By Sam Graham
There’s always an element of trepidation when it comes to a ‘the’ band. It’s probably just my own reservations and I blame the indie music of the last decade, but this is metal we’re talking about here and if there’s anything metal doesn’t do, it’s play by the rules.
The Occupier, from Scunthorpe, North Lincolnshire, are a solid metal band that, if you like your music heavy and riff-laden, I’d advise you go see next time they’re in your area. You won’t be disappointed.
Almost every song on the album opens with a memorable riff that will stick in your head for many hours after the fact. For example, Gordon Fox’s intro has a definite ‘Seasons of the Abyss’ style to it, but doesn’t drone on for as long as Slayer have a tendency to. Instead, after a few harmonics here and there, it drops into a riff that brings TestamenT’s debut ‘The Legacy’ to mind. The best intro to a song on Occupied Territory, I’d say, is Hot Knives and Speed. While I’m not a big fan of lyrics about lounging around and getting high, the chugging riffage behind it easily makes up for it.
While the album’s rhythm sections may be precise and well thought out, a couple of the solo’s come across as being a bit choppy. It may just be they had a bad day of recording, because while the solo in Gordon Foxmay sound a little, as stated earlier, choppy, the fast licks and tapping of Hot Knives and Speed’s solo is anything but, and it warms me to hear an unsigned band being good at technical soloing, because we’ve all seen those bands that try to, fail, then resort to putting the guitar behind their head to make them look cool, but it still sounds awful. The Occupier’s solos are good enough that they needn’t ever do that.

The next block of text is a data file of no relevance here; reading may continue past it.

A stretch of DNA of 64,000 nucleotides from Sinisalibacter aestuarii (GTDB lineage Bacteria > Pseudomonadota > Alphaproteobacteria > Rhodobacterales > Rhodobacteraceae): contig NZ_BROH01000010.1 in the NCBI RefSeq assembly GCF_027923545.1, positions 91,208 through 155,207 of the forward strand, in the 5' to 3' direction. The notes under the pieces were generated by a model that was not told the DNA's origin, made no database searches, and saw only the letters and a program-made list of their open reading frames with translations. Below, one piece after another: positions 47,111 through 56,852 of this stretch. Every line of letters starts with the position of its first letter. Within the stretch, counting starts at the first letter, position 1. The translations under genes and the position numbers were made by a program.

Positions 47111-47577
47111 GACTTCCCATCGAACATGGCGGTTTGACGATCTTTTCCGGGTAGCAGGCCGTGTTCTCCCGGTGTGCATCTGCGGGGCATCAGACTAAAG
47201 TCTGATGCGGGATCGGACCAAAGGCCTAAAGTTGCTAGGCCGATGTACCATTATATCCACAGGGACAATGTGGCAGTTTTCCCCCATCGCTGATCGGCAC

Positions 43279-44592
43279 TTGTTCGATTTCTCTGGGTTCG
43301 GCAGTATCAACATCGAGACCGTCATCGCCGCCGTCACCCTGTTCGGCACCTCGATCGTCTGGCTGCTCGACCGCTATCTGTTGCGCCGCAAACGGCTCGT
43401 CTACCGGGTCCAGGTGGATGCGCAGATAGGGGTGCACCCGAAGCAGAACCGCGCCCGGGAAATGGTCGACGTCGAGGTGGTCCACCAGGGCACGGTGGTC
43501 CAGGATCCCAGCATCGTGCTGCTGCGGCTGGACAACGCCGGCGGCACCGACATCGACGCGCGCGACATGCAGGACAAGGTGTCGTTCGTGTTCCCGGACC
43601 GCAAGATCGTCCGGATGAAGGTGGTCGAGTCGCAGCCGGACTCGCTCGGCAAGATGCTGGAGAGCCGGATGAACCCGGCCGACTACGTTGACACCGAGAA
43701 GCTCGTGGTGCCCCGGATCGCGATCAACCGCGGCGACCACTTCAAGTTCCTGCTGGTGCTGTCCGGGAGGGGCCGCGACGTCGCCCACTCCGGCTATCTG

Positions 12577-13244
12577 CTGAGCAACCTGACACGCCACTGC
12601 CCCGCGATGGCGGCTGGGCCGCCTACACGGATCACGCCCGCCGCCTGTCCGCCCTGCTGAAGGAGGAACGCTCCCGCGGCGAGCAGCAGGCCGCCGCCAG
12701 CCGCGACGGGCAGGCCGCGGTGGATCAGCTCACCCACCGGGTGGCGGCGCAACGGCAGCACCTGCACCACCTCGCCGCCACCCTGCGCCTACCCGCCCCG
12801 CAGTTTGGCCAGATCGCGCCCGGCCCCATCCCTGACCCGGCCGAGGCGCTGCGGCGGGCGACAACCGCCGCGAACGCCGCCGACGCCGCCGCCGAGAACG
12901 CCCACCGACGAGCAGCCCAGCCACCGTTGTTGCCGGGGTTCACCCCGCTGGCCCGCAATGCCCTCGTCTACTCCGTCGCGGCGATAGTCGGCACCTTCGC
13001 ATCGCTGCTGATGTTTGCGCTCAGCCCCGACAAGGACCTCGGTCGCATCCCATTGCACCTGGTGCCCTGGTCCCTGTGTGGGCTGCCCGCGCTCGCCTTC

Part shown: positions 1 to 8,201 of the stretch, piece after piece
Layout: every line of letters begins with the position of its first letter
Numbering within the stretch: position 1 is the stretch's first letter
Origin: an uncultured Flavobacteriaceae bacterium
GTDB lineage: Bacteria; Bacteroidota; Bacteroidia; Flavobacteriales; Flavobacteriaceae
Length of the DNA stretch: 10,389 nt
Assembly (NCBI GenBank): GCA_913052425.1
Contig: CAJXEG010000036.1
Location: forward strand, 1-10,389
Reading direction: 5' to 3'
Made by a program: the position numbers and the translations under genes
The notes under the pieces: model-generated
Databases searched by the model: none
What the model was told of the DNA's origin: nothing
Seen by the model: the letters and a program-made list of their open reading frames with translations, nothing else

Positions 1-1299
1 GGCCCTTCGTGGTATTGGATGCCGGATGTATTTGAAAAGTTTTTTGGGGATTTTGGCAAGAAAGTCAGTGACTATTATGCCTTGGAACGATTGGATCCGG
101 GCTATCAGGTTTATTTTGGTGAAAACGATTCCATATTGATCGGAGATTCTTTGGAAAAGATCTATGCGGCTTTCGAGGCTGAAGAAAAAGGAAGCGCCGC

Now enough about the music, it’s time to discuss the vocals. I was hoping to avoid this, but I can’t say I’m a big fan of them, although over five hundred people on their Facebook page would likely disagree with me. The David Lee Roth-style talking in the middle of Rape doesn’t do it for me, however straight after that Simon comes in with some awesome death-vocals, churning out the words “Don’t let this rape turn into a murder” which sounded, for lack of a better word, brutal.
All in all, the tone of The Occupier’s vocals sound a bit like Matt Barlow from Iced Earth and while I’m sure The Occupier’s Simon Whitby will sound a lot better live, the power just doesn’t come through on the album.
The Occupier are a band for decided fans of heavy music that teeters on death metal. They definitely take some influences from it, but all-round, they’re a thrash band. If I had to compare them to any band, I’d compare them to 90’s TestamenT for their technical brutality, heaviness, and cleanliness at doing so.
My personal favourite on Occupied Territory has got to be Master Plan. Everything about it is cool, and while I may have expressed some dislike about a couple of the band’s features, I’d still definitely go see them.
Devil-Horns Rating out of five: \m/ \m/ \m/ \n